We would have every path laid open to Woman as freely as to Man. Were this done, and a slight temporary fermentation allowed to subside, we should see crystallizations more pure and of more various beauty. We believe the divine energy would pervade nature to a degree unknown in the history of former ages, and that no discordant collision, but a ravishing harmony of the spheres, would ensue.
Yet, then and only then will mankind be ripe for this, when inward and outward freedom for Woman as much as for Man shall be acknowledged as a right, not yielded as a concession. As the friend of the negro assumes that one man cannot by right hold another in bondage, so should the friend of Woman assume that Man cannot by right hold another in restrictions on Woman. If the negro be a soul, if the woman be a soul, appareled in flesh, to one Master only are they accountable. There is but one law for souls...


AND WHEREAS, GREAT STRIDES HAVE BEEN TAKEN TO AFFIRM THIS PRINCIPLE WITHIN OUR DENOMINATION;


In 1893, Universalist minister Augusta Chapin welcomed delegates to the world’s first major international interfaith gathering, held in Chicago. Hear the voice of the Rev. Augusta Chapin:


The World’s first Parliament of Religions could not have been called sooner and have gathered the religionists of all these lands together. We had to wait for the hour to strike, until the steamship, the railway and the telegraph had brought men together, leveled their walls of separation and made them acquainted with each other; until scholars had broken the way through the pathless wilderness of ignorance, superstition and falsehood, and compelled them to respect each other’s honesty, devotion and intelligence. A hundred years ago the world was not ready for this parliament. Fifty years ago it could not have been convened, and had it been called but a single generation ago, one-half of the religious world could not have been directly represented.
We are still at the dawn of this new era. Its grand possibilities are all before us, and its heights are ours to reach. We are assembled in this great parliament to look for the first time in each other’s faces, and to speak to each other our best and truest words. I can only add my heartfelt word of greeting to those you already heard.


AND WHEREAS, SOME MODELS OF HUMAN RELATIONSHIP ARISING FROM RELIGIOUS MYTHS, HISTORICAL MATERIALS, AND OTHER TEACHINGS STILL CREATE AND PERPETUATE ATTITUDES THAT CAUSE WOMEN EVERYWHERE TO BE OVERLOOKED AND UNDERVALUED;


In 1895, Universalist minister Phebe Hanaford contributed her critique of Biblical texts to an important project called The Woman’s Bible. Hear the voice of the Rev. Phebe Hanaford:


I believe. . . that women ought to demand that the Canon law, the Mosaic code, the Scriptures, prayer-books and liturgies be purged of all invidious distinctions of sex, of all false teaching as to woman’s origin, character and destiny. I believe that the Bible needs explanation and comment on many statements therein which tend to degrade woman....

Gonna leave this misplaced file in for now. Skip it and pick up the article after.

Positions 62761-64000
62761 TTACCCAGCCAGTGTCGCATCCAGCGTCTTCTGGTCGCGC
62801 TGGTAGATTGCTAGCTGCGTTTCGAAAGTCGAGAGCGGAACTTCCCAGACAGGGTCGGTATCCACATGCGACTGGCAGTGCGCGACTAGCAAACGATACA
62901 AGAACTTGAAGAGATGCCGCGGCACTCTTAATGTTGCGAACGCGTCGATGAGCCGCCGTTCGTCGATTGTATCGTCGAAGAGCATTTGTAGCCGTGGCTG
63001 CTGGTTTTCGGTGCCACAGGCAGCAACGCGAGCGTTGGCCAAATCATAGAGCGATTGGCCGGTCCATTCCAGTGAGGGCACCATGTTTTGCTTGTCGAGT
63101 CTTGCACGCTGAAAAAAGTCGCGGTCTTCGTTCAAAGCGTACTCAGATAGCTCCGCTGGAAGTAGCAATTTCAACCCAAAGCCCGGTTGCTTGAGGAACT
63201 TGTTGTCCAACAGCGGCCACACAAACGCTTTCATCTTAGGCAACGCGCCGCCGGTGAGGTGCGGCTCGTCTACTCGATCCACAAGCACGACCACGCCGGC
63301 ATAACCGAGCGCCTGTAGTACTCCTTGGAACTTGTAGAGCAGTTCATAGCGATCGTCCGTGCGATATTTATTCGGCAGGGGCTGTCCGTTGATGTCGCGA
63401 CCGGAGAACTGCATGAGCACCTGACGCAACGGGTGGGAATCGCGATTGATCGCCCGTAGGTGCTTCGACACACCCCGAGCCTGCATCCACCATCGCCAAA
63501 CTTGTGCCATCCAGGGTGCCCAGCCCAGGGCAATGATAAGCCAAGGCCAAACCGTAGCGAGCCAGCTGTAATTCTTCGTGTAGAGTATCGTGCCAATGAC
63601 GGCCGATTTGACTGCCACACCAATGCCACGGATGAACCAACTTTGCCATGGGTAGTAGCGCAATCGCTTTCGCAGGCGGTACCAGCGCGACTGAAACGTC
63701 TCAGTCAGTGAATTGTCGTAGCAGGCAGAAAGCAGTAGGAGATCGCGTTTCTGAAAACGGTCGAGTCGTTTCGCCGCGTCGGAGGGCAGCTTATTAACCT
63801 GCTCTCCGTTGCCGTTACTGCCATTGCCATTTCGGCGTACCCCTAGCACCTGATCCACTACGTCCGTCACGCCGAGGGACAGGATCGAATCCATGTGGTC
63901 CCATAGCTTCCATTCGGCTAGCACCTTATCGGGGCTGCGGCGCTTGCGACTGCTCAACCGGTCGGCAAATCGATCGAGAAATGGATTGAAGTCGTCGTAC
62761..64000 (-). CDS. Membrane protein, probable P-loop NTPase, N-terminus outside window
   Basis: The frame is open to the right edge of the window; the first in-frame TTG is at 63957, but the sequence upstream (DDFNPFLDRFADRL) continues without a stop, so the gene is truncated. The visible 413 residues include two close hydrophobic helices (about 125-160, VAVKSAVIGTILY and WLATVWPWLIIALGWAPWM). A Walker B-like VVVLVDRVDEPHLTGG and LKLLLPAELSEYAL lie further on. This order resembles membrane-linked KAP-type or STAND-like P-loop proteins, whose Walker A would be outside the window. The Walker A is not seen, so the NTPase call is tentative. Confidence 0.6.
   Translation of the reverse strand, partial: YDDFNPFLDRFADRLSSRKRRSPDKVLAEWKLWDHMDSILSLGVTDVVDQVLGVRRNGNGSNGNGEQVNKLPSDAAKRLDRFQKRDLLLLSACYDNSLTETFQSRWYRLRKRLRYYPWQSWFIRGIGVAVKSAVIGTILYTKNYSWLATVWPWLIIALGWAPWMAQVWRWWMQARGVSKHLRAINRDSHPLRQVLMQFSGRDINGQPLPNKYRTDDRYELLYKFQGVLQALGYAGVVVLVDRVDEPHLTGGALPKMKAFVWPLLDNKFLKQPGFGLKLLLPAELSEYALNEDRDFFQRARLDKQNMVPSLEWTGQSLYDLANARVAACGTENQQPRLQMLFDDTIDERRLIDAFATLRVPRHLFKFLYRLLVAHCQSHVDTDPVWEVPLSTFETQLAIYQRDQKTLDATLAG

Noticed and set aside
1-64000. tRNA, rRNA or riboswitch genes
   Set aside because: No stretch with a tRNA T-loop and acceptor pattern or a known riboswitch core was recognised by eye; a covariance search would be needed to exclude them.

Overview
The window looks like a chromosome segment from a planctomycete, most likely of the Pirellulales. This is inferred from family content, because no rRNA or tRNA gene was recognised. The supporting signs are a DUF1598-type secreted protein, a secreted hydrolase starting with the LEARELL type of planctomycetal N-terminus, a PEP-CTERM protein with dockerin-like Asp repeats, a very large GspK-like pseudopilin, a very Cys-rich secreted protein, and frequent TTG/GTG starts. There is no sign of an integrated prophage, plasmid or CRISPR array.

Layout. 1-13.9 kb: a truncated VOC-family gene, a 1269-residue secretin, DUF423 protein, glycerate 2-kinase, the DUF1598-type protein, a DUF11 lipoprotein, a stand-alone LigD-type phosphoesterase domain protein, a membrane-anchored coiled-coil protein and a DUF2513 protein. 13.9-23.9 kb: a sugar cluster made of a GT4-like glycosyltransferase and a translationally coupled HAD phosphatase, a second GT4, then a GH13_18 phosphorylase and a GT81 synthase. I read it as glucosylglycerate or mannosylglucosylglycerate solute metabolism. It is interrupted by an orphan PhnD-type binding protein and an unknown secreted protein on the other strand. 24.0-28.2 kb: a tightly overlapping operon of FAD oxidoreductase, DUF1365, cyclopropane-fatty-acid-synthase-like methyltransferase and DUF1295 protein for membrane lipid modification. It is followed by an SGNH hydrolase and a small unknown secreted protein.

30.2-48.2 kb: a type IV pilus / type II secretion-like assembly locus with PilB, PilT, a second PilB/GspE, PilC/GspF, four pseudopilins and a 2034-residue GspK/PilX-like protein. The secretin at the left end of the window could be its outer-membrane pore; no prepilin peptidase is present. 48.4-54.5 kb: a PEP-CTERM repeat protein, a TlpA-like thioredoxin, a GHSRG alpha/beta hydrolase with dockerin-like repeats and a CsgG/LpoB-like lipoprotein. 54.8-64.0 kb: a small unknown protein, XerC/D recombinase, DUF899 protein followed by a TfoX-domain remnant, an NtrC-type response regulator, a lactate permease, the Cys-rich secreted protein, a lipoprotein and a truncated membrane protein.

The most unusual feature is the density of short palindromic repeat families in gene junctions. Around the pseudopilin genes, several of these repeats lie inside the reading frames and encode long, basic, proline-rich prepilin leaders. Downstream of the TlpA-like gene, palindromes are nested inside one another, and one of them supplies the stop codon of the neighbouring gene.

The whole Mosaic law. . . seems based upon the idea that a woman is an irresponsible being; and that it is supposed each daughter will marry at some time, and thus be continually under the control of some male, the father or the husband. Unjust, arbitrary and debasing are such ideas, and the laws based upon them. Could the Infinite Father and Mother have given them to Moses? I think not.


AND WHEREAS, CHILDREN, YOUTH AND ADULTS INTERNALIZE AND
ACT ON THESE CULTURAL MODELS, THERE BY TENDING TO LIMIT THEIR
SENSE OF SELF-WORTH AND DIGNITY;


One of the earliest women to resist internalization of the cultural models in the Bible was Universalist Judith Sargent Murray. She wrote these reflections in a letter to a friend in 1777. Hear the voice of Judith Sargent Murray:


That Eve was indeed the weaker vessel, I boldly take upon me to deny— Nay, it should seem she was abundantly the stronger vessel since all the deep laid Art of the most subtle fiend that inhabited the infernal regions, was requisite to draw her from his allegiance, while Adam was overcome by the softer passions, merely by his attachment to a female—a fallen female—in whose cheek distemper flushing glowed and you know, my dear, that by resisting the aberrating Fair One, Adam would have given the highest proof of firmness.


Here we have, then, the rationale upon which the Women and Religion Resolution was based. Those who passed this resolution in 1977 knew that there was nothing to fear from strong women.


SONG “Hip Swinging a Safe Road” Carolyn McDade, 1985


DEEP ROOTS OF THE WOMEN AND RELIGION RESOLUTION—ACTION


Having noted the reasons why a resolution on Women and Religion was needed, the next step was to propose actions to address the problems and change the system, not a minor challenge by any means.


THEREFORE, BE IT RESOLVED: THAT THE 1977 GENERAL ASSEMBLY OF THE UNITARIAN UNIVERSALIST ASSOCIATION CALLS UPON ALL UNITARIAN UNWERSALISTS TO EXAMINE CAREFULLY THEIR OWN RELIGIOUS BELIEFS AND THE EXTENT TO WHICH THESE BELIEFS INFLUENCE SEX-ROLE STEREOTYPES WITHIN THEIR OWN FAMILIES;


In 1923, Unitarian Charlotte Perkins Gilman sought to redefine religion by putting women in the center. Her book, His Religion and Her, outlines a whole new religious perspective using the metaphor of birth, rather than death or sacrifice, as the central symbol. Hear the voice of Charlotte Perkins Gilman: